Causality in Statistics Education Award

Onyebuchi A. Arah

Onyebuchi A. Arah

University of California at Los Angeles

For his graduate-level course material that provides a broad coverage of the field and an exceptional array of examples and exercises.

Arvid Sjölander

Arvid Sjölander

Karolinska Institutet

For developing outstanding materials for short courses that are readily accessible to upper-division undergraduate students.

About the Award

The Causality in Statistics Education award encourages the teaching of basic causal inference in introductory statistics courses and is motivated by the growing importance of introducing core elements of causal inference into undergraduate and lower-division graduate statistics classes. The award is given by the ASA to a person or team that does the most to enhance the teaching and learning of causal inference in statistics.

Established in 2013 by a donation from Judea Pearl, the award provides for a $5,000 cash prize each year.

Selection Criteria

Winners are selected by members of the Causality in Statistics Education Award Committee, who consider submissions and judge their merit according to the following criteria:

  • The extent to which the material submitted equips students with skills needed for effective causal reasoning, including the following:
    1. Ability to correctly classify problems, assumptions, and claims into two distinct categories: causal vs. associational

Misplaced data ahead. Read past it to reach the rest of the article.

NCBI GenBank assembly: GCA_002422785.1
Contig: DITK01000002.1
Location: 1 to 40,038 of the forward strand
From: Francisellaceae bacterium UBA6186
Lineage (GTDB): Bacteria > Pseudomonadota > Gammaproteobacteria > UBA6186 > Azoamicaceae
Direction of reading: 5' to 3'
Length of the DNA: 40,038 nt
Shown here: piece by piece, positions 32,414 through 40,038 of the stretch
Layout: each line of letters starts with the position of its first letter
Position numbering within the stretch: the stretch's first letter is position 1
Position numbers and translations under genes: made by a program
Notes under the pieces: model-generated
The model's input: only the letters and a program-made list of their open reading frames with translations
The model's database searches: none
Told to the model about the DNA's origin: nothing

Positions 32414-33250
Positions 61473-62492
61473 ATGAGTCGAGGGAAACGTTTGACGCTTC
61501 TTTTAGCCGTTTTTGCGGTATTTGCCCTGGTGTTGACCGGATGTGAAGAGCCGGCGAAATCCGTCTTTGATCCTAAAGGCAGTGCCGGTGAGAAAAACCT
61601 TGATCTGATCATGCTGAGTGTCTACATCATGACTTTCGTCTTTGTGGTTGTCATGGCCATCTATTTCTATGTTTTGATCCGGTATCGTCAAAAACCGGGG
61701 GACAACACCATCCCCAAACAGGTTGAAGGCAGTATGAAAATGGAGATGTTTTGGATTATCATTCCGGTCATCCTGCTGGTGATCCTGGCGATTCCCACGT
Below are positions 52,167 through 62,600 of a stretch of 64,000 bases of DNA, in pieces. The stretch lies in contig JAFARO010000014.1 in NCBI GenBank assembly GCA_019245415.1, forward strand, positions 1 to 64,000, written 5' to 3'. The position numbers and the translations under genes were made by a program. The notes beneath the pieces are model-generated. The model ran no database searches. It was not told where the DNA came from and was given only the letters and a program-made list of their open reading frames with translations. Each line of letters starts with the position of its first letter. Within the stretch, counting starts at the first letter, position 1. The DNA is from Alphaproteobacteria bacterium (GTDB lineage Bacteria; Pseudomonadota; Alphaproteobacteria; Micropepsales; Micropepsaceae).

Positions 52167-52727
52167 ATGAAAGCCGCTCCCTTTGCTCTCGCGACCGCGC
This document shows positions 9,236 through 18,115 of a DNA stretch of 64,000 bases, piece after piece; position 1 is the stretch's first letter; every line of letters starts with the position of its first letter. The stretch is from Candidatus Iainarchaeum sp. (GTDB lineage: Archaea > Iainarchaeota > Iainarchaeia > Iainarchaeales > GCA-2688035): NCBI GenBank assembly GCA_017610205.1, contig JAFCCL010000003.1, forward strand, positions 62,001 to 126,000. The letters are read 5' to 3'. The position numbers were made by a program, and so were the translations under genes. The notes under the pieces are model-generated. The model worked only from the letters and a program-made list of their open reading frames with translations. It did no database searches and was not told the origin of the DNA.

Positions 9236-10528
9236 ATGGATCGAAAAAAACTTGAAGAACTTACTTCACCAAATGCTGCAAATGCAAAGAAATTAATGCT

2. Ability to take a given causal problem and articulate in some mathematical language (e.g., counterfactuals, equations, or graphs) both the target quantity to be estimated and the assumptions one is prepared to make (and defend) to facilitate a solution

    3. Ability to determine, in simple cases, whether control for covariates is needed for estimating the target quantity, what covariates need be controlled, what the resulting estimand is, and how it can be estimated using the observed data

    4. Ability to take a simple scenario (or model), determine whether it has statistically testable implications, and apply data to test the assumed scenario

  • The extent to which the submitted material assists statistics instructors in gaining an understanding of the basics of causal inference, as outlined in a–d above, and prepares them to teach these basics in undergraduate and lower-division graduate classes in statistics

Nominated material can be in a variety of forms, including exemplary content such as class notes, books, or chapters with associated lesson plans; excellent resources for teachers such as annotated instruction manuals; or innovative student activities with pedagogical and content notes, especially those using broadly accessible technology.

Award Recipient Responsibilities

The award recipient is responsible for providing a current photograph and general personal information the year the award is presented. The American Statistical Association uses this information to publicize the award and prepare the check and certificate.

Nominations

Nominations are due by March 1 each year and should include a cover letter that provides information about the nominee, type of material suggested as an important contribution, the intended audience, and an abstract of why the material is nominated, along with the nominated work. Submissions should be sent to the ASA office at educinfo@amstat.org.

The award is presented at the Joint Statistical Meetings in the same year.

Questions

Please contact the ASA office at educinfo@amstat.org.